Dr. Danrivanto Budhijanto: Asia’s 1st Man To Get The Honor

I recently had a great opportunity and privilege to interview Dr. Danrivanto Budhijanto, S.H., LL.M in IT Law, through e-mail. Mr. Budhijanto is the first Asian who received  LL.M (master of laws) degree in IT Law from John Marshall Law School, Chicago. He’s now a Commissioner in Indonesian Telecommunications Regulatory Authority (BRTI)-Ministry of Communication and Information Technology, and also a lecturer in Padjajaran University, faculty of law.

I shall now share, the contents of the e-mail I received, exclusively with GNFI readers.



1. To begin, could you tell us about what brought you there? What made you want to study in America?

The United States of America (USA), as the leading country in global electronic communications, especially via the Internet, has already dealt with most of the major cyber space legal issues and problems. For law schools, the challenge is to educate law students as future attorneys in an area of jurisprudence that is new and rapidly evolving. Within the twenty years, top law schools such as Harvard, Yale, the John Marshall Law School in Chicago, University of Stanford and the University of California at Berkeley have set up centers devoted to the study of, and the teaching of, Internet law. For these reasons, USA law schools are the most appropriate place for conducting study and research focusing in the development of cyber law.

2. Did you get any scholarship back then? If you did, what kind of scholarship was that? And what institution issued that scholarship?

I was awarded in 2002, a Fulbright scholarship from US Department of States in collaboration with AMINEF in Indonesia and Indonesia Economic Law, Institutional and Professional Strengthening (ELIPS II) from USAID-United States Agency in International Development.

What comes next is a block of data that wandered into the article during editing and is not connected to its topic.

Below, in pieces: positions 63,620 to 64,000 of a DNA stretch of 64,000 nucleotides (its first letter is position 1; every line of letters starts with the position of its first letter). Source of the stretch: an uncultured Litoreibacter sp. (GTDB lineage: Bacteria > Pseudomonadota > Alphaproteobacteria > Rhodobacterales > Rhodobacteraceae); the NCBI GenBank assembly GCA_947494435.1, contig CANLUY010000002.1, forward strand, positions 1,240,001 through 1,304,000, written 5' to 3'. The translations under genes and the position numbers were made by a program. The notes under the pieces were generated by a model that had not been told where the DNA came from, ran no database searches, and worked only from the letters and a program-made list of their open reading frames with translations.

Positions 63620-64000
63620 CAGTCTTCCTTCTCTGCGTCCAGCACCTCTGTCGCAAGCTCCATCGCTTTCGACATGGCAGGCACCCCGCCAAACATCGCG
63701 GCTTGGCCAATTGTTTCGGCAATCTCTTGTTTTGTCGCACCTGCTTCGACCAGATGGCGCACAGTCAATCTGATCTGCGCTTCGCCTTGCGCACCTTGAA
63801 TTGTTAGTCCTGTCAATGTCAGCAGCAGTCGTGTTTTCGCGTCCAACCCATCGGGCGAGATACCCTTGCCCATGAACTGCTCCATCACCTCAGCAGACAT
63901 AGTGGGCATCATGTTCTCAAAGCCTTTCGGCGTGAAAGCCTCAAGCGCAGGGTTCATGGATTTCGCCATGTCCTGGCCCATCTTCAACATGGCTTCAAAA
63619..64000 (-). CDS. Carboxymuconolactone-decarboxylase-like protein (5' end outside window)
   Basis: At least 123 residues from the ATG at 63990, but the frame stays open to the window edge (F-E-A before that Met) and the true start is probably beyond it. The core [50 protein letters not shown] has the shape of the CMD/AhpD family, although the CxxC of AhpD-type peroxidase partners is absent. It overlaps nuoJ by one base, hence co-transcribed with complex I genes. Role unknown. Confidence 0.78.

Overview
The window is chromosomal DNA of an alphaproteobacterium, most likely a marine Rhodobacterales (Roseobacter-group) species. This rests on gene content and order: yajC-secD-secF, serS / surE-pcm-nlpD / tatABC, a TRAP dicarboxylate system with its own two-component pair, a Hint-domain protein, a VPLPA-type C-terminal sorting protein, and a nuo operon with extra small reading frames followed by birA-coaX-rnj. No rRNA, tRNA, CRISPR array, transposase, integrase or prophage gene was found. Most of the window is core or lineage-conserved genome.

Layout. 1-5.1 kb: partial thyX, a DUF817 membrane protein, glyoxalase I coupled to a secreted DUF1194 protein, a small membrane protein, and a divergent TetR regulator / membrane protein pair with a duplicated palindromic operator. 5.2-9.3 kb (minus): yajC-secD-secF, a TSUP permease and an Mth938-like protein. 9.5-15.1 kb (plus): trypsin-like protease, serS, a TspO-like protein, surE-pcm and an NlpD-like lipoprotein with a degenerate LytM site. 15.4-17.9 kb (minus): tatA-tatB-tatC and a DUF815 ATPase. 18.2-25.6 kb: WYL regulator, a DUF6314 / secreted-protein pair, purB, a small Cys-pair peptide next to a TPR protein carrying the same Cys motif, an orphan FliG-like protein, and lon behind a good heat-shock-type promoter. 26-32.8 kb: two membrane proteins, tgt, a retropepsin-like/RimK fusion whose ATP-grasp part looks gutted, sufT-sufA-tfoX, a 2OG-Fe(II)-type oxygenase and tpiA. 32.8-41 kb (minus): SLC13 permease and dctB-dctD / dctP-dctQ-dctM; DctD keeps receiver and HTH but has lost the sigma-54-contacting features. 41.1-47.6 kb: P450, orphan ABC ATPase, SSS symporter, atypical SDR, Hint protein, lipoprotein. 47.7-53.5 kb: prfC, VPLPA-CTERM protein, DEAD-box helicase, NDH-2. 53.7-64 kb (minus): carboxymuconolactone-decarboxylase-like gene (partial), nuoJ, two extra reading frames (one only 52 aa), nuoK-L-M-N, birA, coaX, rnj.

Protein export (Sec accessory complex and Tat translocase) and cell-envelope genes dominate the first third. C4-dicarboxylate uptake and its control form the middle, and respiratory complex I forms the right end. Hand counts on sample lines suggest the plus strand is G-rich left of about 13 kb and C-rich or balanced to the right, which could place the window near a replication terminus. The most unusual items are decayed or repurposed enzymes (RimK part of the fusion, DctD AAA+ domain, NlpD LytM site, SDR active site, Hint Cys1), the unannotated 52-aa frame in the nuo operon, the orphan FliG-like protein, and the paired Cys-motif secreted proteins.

3. Where were you studying?

My master of law study is in the John Marshall Law School (JMLS) Chicago. For many years, JMLS has served as a leader within the legal community in addressing issues of computer and information law and policy. JMLS began offering courses in computer law and privacy even before establishing the Center for Information Technology and Privacy Law in 1983. The leading national and international experts from practice and academia who serve on the Center’s advisory board and adjunct faculty enrich the degree programs and other academic activities of the Center for Information Technology and Privacy Law.

Many of students come to JMLS with substantial relevant experience of their own; students frequently learn from one another as well as from their professors. Indeed, interaction with professors and fellow students is a key component of the academic program. At the same time, however, the Center’s programs are designed to be as flexible as possible; most courses are offered in the evening or on weekends, and some are scheduled as intensive workshops and master classes.

The LL.M. (Master of Laws) in Information Technology Law provides lawyers and law school graduates with specialized knowledge in the law and policy of information, computers, and communications technology. The program’s substantive focus is the law and policy of information, computers and communications technology. The program is led by members of John Marshall’s full-time faculty – nationally and internationally recognized for their expertise in these areas. They are joined by a group of adjunct professors and lecturers who bring into the classroom practical knowledge and experience from their cutting-edge law practices. Visiting faculty from institutions around the world also contribute actively to the educational program.

The core curriculum includes courses on computer law, cyberspace law, information policy and intellectual property in digital environment. Students also select from a wide variety of elective courses, many of which will change from year to year to keep pace with rapid developments in technology and the law. An LL.M. in Information Technology Law is conferred upon the successful completion of 22 semester hours of credit, including four required courses as above mentioned, with a final cumulative grade point average of 2.5 or higher. I have taken 22 semester hours of credit including 3 hours credit for Master Thesis in Spring 2003.

4. What is so interesting about cyber law that makes you want to pursue a master degree in that particular field?